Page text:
Biden: 'Prince Philip gladly dedicated himself to the people of the UK'
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President BidenJoe BidenAtlanta mayor won't run for reelection South Carolina governor to end pandemic unemployment benefits in June Airplane pollution set to soar with post-pandemic travel boom MORE is remembering the life of Prince Philip, the Duke of Edinburgh, saying he "gladly dedicated himself to the people of the UK" through more than half a century of public service.

The patriarch of the British royal family died Friday at 99, Buckingham Palace announced. The Greece-born husband of Queen Elizabeth II "passed away peacefully" at Windsor Castle, the palace said in a statement.

"From his service during World War II, to his 73 years alongside the Queen, and his entire life in the public eye — Prince Philip gladly dedicated himself to the people of the UK, the Commonwealth, and to his family," Biden said in a statement released by the White House.

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"The impact of his decades of devoted public service is evident in the worthy causes he lifted up as patron, in the environmental efforts he championed, in the members of the Armed Forces that he supported, in the young people he inspired, and so much more," he added. Saying that he and first lady Jill BidenJill BidenJill Biden surprises National Teacher of the Year The Hill's Morning Report - Presented by Emergent BioSolutions - Facebook upholds Trump ban; GOP leaders back Stefanik to replace Cheney The Hill's Morning Report - Presented by Emergent BioSolutions - House GOP drama intensifies; BIden sets new vax goal MORE were keeping the queen and her family in their hearts, Biden said Philip's legacy "will live on not only through his family, but in all the charitable endeavors he shaped."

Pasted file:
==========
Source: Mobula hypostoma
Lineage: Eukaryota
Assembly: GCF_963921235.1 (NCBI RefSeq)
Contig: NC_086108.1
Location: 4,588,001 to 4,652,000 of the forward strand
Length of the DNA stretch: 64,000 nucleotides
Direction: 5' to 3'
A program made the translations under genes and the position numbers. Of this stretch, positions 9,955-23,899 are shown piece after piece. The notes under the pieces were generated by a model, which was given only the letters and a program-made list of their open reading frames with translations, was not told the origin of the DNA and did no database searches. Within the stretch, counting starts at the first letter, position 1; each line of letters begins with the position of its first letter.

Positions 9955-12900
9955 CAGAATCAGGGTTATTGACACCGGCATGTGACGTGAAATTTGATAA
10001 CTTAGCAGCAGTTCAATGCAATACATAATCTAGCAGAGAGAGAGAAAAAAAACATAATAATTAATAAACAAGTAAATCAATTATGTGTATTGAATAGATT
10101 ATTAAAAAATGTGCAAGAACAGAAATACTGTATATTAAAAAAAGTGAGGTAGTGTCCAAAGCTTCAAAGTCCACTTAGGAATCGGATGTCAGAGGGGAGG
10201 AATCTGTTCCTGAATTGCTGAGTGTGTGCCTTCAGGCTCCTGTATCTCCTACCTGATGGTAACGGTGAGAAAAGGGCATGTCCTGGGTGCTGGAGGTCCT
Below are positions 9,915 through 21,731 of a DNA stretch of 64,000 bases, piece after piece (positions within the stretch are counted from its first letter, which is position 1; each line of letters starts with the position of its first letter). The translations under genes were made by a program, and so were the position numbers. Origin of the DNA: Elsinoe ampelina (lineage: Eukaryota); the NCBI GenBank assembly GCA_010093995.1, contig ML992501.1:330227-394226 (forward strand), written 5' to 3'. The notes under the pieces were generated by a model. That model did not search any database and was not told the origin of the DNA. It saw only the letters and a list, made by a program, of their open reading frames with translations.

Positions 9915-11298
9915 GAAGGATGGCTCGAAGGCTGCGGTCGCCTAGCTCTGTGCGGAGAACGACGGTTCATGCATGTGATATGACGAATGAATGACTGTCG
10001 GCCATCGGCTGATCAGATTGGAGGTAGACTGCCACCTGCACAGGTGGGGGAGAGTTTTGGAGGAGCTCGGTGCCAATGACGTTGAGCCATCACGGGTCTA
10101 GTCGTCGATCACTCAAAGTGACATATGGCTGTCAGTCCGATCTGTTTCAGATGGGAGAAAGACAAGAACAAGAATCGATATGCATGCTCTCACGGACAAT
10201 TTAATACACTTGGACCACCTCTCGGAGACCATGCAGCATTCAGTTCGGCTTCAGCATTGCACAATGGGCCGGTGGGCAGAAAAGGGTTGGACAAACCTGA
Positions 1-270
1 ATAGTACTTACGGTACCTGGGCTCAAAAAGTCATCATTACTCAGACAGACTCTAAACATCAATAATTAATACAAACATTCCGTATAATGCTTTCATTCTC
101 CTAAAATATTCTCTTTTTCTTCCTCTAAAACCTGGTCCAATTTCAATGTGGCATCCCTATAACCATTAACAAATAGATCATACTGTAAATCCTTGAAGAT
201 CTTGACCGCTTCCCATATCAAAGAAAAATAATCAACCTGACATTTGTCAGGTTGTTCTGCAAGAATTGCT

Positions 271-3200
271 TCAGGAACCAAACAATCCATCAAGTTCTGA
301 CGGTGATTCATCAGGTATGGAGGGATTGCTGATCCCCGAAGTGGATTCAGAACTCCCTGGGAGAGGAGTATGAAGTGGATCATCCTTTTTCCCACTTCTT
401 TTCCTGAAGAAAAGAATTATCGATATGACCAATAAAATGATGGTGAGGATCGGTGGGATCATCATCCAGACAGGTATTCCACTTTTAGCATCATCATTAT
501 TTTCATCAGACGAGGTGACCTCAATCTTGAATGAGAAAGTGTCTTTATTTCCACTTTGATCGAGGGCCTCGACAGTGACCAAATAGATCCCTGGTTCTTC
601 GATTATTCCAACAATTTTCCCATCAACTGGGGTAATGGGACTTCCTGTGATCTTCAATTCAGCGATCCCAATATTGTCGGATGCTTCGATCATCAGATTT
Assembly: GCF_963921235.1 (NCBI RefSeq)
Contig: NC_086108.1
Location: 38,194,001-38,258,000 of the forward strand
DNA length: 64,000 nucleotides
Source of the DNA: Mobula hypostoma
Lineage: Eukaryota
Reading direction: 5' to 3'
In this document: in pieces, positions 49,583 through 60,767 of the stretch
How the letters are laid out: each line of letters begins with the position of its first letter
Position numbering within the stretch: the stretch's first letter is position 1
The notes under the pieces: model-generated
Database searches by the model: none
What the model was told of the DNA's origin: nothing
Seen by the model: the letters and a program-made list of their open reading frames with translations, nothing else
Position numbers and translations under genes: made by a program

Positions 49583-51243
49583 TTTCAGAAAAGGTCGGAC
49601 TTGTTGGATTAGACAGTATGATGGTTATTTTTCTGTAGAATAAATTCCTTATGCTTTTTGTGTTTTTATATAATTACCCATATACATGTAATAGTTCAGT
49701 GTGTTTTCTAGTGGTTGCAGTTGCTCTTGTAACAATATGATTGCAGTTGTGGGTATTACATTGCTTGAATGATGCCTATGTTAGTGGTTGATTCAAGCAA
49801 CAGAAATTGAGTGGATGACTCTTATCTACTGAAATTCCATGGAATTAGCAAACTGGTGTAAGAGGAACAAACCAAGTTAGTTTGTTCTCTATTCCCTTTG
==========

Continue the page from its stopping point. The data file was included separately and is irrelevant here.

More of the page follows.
The first lady tweeted that the two "are keeping the Queen and Prince Philip’s children, grandchildren, great-grandchildren, and the people of the United Kingdom in our hearts during this time."

"He was a heck of a guy," Biden told reporters Friday in the Oval Office.

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"Ninety-nine-years-old and he never slowed down at all, which I admire the devil out of," he added.

Elizabeth is poised to host President Biden, along with other world leaders, at Buckingham Palace in June, ahead of the Group of Seven summit. Philip, who had retired from public life in 2017, was not among the members of the royal family reportedly scheduled to meet with the 46th president.

Lawmakers also offered their sympathies, with Speaker Nancy PelosiNancy PelosiOn The Money: Weekly jobless claims fall to 498K, hitting new post-lockdown low | House to advance appropriations bills in June, July Rural Democrats urge protections from tax increases for family farms Cheney fight stokes cries of GOP double standard for women MORE (D-Calif.) lauding a life that featured "an inspiring ethic of dedicated service."

Sen. Tom CottonTom Bryant CottonTim Scott sparks buzz in crowded field of White House hopefuls Opposition to refugees echoes one of America's most shameful moments White House defends CDC outreach to teachers union MORE (R-Ark.) praised Philip, saying he "always put crown and country before himself."

Sen. Rick Scott (R-Fla.) expressed sadness about the news, and former Rep. Justin AmashJustin AmashBiden: 'Prince Philip gladly dedicated himself to the people of the UK' Battle rages over vaccine passports Republicans eye primaries in impeachment vote MORE (L-Mich.) said that Philip would be forever remembered.

In the wake of Philip's death, Buckingham Palace said Friday that "further announcements will be made in due course."

— Updated at 3:34 p.m.